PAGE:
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CERAWeek ’14: US refiners shift focus to proximity of cheaper crude oil

03.04.2014  |  Ben DuBose,  Hydrocarbon Processing, 

The decision for BP to divest two US refineries on the US Gulf Coast and West Coast (Texas City, Carson) was made due to a company strategy to prioritize very close proximity to crude feedstocks.

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By BEN DuBOSE
Online Editor

HOUSTON -- The decision for BP to divest two US refineries on the US Gulf Coast and West Coast (Texas City, Carson) was made due to a company strategy to prioritize very close proximity to crude feedstocks, a downstream company executive said on Tuesday.

J. Douglas Sparkman, president of BP America’s fuels value chain business for the East of the Rockies region, said the divestments were made because BP believes being close to feedstocks is a competitive advantage over the long-term.

“It’s not enough for us just to have assets in a country,” said Sparkman, who spoke in the Geography and Refining panel session at the IHS CERAWeek 2014 conference. “They need to be in the right location within that country.”

Sparkman and other panelists referred to a chart showing sour coking margins in the US Midwest running well ahead of sour coking margins on the US Gulf and West Coast and sweet cracking margins along the US Gulf. While sour coking in the Midwest has given refiners a net margin of near $25/bbl, all other margins have only netted an average of $5/bbl profit in recent months.

“This is a play that BP has made,” said Sparkman. “We feel there is a long-term persistent advantage that being close to crude source gives you an opportunity to get your returns above the competition.”

To that point, BP recently completed a multi-year, multi-billion dollar modernization project at its Whiting refinery in Northwest Indiana, located in relatively close proximity to those Midwest crudes as well as to the Alberta oil sands in Canada. The Whiting project concluded with the start-up of BP's new 102,000 bpd coker in November 2013.

Looking ahead, Sparkman said BP believes the “transportation differential” is expected to last. That refers to the difference in crude cost between the location where they are produced and after they clear the market.

“In the Midwest, that differential on heavy crudes ends up being 20-to-25 dollars [per barrel],” he said. “We expect this to last.”

Panelists also referred to another chart showing an average 8% return on investment for US refiners over a recent 20-year period from 1990 to 2009. That rate lagged the comparative number from international refiners, both US and international exploration and production (E&P) businesses, and the total petroleum industry as a whole.

For diversified energy majors such as BP, that number was simply not enough, Sparkman explained.

“We all realize that an 8% return is not sustainable, especially with upstream returns that have much more,” said Sparkman. “BP still believes that downstream is an important cash contributor, and we are expected to continue playing that role into the future, so we had to adjust.”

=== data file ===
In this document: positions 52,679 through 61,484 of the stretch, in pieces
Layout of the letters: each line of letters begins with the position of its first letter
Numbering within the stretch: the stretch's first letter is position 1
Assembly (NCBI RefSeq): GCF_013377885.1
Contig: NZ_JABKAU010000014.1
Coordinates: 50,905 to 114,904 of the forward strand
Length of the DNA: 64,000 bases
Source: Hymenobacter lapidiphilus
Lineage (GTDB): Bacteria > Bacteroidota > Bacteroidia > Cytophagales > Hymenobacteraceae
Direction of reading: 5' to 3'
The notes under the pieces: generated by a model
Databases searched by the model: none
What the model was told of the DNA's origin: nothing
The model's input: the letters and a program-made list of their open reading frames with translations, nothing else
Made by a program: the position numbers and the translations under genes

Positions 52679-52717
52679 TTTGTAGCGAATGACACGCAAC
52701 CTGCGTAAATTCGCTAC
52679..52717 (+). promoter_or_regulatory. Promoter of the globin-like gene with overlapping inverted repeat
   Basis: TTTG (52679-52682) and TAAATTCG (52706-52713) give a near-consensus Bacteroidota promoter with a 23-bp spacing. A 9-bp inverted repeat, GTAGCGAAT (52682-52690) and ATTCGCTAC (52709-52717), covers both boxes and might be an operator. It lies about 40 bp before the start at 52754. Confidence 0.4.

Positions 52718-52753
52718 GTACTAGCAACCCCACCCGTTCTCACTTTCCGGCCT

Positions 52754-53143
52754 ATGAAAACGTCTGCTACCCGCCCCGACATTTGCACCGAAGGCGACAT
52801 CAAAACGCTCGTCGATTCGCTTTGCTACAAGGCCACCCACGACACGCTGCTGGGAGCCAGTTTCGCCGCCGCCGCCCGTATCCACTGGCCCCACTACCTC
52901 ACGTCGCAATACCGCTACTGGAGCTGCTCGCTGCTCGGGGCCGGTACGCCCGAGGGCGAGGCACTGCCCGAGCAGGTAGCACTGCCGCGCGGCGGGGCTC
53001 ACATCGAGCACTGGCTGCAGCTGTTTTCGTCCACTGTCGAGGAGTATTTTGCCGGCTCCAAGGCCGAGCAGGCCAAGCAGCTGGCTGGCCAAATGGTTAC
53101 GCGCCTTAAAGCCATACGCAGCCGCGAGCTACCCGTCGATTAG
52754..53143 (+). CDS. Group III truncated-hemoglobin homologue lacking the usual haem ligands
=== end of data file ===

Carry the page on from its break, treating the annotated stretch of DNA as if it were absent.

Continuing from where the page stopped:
Meanwhile, smaller and independent firms are stepping in to fill some of the void. Bruce Fleming, vice president of mergers and acquisitions for Tesoro, also spoke on the panel. He noted that with the majority of US refining capacity now in the hands of independents rather than oil majors, different strategies are to be expected.

“If you’re a global player and you have other operating divisions like upstream and chemicals and their returns are more attractive, the strategy is going to be to shift that capital to more attractive areas,” Fleming said. “That trend has been underway with global majors for quite some time. Specialty operators like Tesoro and emerging refining players are coming in to pick up the refining assets.”

Tesoro, in fact, was the company that actually bought BP’s Carson refinery, located just outside of Los Angeles. Fleming said he completely understood why BP made the decision to divest the refinery, given their broad interests, and why it also made sense under Tesoro’s more narrow strategy to acquire it.

Outside of Carson, Fleming also pointed to his company’s Anacortes refinery in Washington as a potential template.

“It’s a West Coast refinery, but it’s not running West Coast crudes anymore,” said Fleming. “It’s running a mix of pipeline crudes from Canada and rail crudes from Midwest. That was a choice that we made at that facility on how we would play the competition.”

With regards to the price spread between WTI and Bakken crudes, Fleming said that the way the industry responds will be key. Tesoro is betting on the differential to remain in place for some time, and is hopeful that logistics can be arranged to extract those advantaged Bakken crudes to refineries in different parts of the country.

“There will be winners and losers among competitors,” said Fleming. “It’ll be interesting to see who has the smart path forward, and right now it’s not clear who that’s going to be.”

The IHS CERAWeek 2014 conference continues through Friday at the Hilton Americas in downtown Houston.



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